The vacuum draw from inlet 40, which draws through zone 55, and via interconnecting channel 52 from zone 50 as well, draws from zone 68 (see FIG. 4) in the manometer of the device 20 of this invention, which manometer essentially comprises a U-shaped structure comprising upstanding conduits 68 and 70 connected by a water chamber 71. By drawing vacuum from conduit 68, the low pressure created in that zone relative to atmospheric pressure outside the atmosphere opening 41 maintains a desired predetermined water level 72 in the manometer chamber 71, which can be visually determined relative to a predetermined desired water pressure, by reference to the numbered chart at the left end of the device illustrated in FIG. 1. Generally, a level 72 at least halfway up the chamber 71, is desired. The level of water in the manometer chamber 71 thus determines the amount of control for the suction provided by the vacuum source, to a predetermined number of inches of water pressure, such as 20 inches of water pressure, or the like.
It will be noted that, in the case of an upset, once again, gas permeable, liquid impermeable filters 51, 54, prevent water from manometer chamber 71 from entering water seal chamber 42, and the converse.
It will also be noted that, with reference to FIG. 6, another gas permeable, liquid impermeable filter membrane 74 is provided, preventing liquid from the chamber 71 that may travel up the conduit 70 and into the enlarged conduit inlet zone 75 thereof illustrated in FIG. 2, from passing outwardly through the atmosphere opening 41, but yet allowing the free passage of air through opening 41, into manometer conduit 70. It will also be noted that the upper end of conduit 68 has a funnel-like construction 76, and a cap-receiving opening 77, similar to that illustrated at the upper end of FIG. 9 for the funnel-shaped opening 67. It will further be noted that the upper end of conduit 68 is provided with a closure cap 78, as illustrated, for sealingly closing the same against discharge of water therefrom in the event of upsetting, although the cap 78 could alternately be replaced with a stopper such as that 64, or other tape or closure as desired.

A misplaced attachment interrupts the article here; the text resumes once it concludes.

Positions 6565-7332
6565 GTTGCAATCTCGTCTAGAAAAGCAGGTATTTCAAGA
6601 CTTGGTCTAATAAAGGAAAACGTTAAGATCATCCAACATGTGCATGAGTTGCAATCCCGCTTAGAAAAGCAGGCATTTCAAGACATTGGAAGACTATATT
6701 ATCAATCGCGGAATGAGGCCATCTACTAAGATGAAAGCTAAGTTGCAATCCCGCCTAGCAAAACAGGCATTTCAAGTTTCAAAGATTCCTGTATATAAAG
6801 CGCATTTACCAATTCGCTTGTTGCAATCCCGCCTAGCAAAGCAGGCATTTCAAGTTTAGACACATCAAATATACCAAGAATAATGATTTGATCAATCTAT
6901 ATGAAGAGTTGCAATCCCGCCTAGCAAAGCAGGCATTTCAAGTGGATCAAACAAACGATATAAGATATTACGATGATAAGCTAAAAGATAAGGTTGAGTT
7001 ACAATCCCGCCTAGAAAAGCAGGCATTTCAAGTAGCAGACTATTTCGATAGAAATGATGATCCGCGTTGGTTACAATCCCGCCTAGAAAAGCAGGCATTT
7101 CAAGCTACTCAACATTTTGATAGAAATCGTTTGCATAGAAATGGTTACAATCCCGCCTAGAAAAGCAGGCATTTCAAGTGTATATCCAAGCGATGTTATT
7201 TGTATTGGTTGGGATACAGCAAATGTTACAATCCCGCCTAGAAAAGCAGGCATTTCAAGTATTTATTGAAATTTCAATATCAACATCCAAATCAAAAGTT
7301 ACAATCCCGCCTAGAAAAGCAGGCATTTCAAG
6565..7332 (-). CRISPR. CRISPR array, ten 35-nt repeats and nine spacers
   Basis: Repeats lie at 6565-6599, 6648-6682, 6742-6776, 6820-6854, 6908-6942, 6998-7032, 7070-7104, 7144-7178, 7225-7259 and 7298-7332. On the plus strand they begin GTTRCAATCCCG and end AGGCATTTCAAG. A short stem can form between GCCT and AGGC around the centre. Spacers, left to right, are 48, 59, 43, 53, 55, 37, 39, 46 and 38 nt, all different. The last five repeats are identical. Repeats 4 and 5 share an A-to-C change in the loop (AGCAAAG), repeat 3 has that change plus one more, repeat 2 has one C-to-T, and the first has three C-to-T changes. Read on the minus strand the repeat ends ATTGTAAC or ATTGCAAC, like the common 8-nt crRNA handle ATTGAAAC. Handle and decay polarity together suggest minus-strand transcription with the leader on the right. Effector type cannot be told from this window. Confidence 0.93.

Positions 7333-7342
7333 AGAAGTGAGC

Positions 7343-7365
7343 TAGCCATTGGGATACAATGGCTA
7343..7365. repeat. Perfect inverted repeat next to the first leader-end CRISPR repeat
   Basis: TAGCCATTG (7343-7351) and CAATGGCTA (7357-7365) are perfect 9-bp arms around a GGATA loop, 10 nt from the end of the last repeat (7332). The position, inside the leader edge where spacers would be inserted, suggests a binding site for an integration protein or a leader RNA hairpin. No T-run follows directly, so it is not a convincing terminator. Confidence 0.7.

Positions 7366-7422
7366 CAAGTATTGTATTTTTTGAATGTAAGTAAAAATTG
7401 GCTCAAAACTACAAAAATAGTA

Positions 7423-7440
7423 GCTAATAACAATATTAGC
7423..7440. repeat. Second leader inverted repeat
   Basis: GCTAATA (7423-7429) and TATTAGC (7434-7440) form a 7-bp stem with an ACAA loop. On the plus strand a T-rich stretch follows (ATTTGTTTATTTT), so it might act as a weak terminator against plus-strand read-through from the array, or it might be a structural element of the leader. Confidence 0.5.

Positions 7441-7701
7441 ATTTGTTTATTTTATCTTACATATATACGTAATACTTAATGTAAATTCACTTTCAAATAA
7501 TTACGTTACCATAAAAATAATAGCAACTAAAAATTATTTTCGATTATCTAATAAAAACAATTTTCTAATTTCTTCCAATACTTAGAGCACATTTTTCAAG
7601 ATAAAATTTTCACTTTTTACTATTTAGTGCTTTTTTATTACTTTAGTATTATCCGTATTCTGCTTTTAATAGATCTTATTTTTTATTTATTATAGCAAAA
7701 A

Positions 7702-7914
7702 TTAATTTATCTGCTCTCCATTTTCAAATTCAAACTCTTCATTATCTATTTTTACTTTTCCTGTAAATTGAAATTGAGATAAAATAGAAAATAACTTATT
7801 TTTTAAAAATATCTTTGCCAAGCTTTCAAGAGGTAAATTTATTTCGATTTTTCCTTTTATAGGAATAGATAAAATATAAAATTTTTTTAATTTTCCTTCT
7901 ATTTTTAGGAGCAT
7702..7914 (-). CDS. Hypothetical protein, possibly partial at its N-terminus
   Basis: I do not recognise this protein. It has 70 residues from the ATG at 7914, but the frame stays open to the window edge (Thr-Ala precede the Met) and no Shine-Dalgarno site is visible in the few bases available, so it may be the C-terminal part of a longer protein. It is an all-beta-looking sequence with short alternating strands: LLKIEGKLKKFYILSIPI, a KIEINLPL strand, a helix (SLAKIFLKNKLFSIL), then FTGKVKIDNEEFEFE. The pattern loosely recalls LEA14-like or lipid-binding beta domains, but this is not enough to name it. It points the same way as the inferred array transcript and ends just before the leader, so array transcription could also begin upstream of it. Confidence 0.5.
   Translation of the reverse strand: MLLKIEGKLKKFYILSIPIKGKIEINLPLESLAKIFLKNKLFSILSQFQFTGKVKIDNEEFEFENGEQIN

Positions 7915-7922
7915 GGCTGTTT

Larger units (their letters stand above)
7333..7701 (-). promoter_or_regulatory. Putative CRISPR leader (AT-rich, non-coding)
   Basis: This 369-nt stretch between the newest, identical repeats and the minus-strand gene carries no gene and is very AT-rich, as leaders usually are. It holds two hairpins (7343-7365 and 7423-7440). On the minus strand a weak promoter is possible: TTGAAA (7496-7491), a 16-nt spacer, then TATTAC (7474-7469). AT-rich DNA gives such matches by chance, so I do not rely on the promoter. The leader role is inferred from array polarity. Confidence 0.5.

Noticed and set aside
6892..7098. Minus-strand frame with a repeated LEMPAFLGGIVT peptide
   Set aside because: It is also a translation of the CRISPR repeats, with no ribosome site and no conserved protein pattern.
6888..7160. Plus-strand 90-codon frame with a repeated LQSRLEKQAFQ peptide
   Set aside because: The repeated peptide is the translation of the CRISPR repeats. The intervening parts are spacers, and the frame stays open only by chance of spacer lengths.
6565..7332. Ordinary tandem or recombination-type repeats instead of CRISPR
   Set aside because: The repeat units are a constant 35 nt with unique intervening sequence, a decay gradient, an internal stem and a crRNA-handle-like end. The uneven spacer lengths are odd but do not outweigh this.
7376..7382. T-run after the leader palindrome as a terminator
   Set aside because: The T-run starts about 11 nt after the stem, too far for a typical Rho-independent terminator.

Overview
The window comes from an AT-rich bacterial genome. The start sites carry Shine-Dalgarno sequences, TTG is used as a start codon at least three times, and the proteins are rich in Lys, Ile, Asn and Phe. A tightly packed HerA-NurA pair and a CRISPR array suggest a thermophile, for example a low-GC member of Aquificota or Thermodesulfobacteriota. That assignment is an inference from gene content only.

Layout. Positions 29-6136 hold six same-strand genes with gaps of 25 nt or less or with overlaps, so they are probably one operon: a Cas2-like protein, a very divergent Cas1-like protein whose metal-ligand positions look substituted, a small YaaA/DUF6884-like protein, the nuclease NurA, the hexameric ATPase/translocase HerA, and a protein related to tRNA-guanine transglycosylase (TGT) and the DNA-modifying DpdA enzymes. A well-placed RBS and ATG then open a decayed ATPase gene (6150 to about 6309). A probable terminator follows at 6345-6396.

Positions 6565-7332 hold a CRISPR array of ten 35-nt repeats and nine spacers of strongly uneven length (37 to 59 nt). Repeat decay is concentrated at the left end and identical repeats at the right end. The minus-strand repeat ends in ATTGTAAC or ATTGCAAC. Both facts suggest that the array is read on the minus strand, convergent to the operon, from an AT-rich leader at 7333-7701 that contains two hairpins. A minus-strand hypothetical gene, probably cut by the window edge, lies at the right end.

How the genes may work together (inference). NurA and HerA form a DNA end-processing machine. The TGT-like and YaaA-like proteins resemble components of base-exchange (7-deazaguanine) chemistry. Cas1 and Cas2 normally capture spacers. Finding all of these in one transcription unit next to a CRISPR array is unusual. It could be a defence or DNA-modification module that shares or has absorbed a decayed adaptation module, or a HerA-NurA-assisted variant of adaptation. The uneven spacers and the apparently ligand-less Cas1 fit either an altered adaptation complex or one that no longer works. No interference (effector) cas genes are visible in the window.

Irrespective of whether a cap 78, a stopper 64, or any combination thereof is utilized, it will be noted that in either case, there is no substantial protrusion of either the fill inlets 67 and 77, or the closures 64, 78, above the plane defined by the upper end 21 of the rest of the device 20, for accommodating placement of the device 20 beneath a hospital bed, as well as for precluding unnecessary protrusions that could otherwise become engaged by hospital sheets or limbs of a patient or the like, thereby knocking the device over from an upstanding position.
The air inlet 41, open to atmosphere, is constructed for entry of air into the front wall 25 of the device, rather than through a top wall thereof, to prevent ready blockage of the same by means of a sheet or the like falling over the top 21 of the device. Additionally, air inlet through the opening 41 is provided in two planes or more, such as in a plane perpendicular to the direction of the arrow 81 illustrated in FIG. 6, as well as in the four planes that are perpendicular to the directions of the arrows 82 at the upper left corner of FIG. 1, such that air can additionally enter the slots 83 between the laterally extending protrusions 84 of the inlet 41. Alternatively, a plurality of holes 84' can be made in horizontal and vertical surfaces on the air inlet side of filter member 74 to allow air inlet in a plurality of planes.
With reference to FIG. 2, it will be noted that the manometer is provided with a bubble breaker 86 shown seated in a molded seat 87 at the lower left end thereof, disposed a predetermined distance "T" above the bottom of chamber 71 such that air bubbles entering the liquid in the manometer below the level "L" have a short distance to travel (approximately 1 cm. upwardly after passing around the lower end of manometer separation wall 89, such distance "T" being sufficient to enable the bubbles to attain enough velocity to break when they strike against the bubble breaker 86. The bubble breaker 86 is preferably constructed of a reticulated foam material of a sufficiently fine porosity that large bubbles will not pass into the liquid zone thereabove.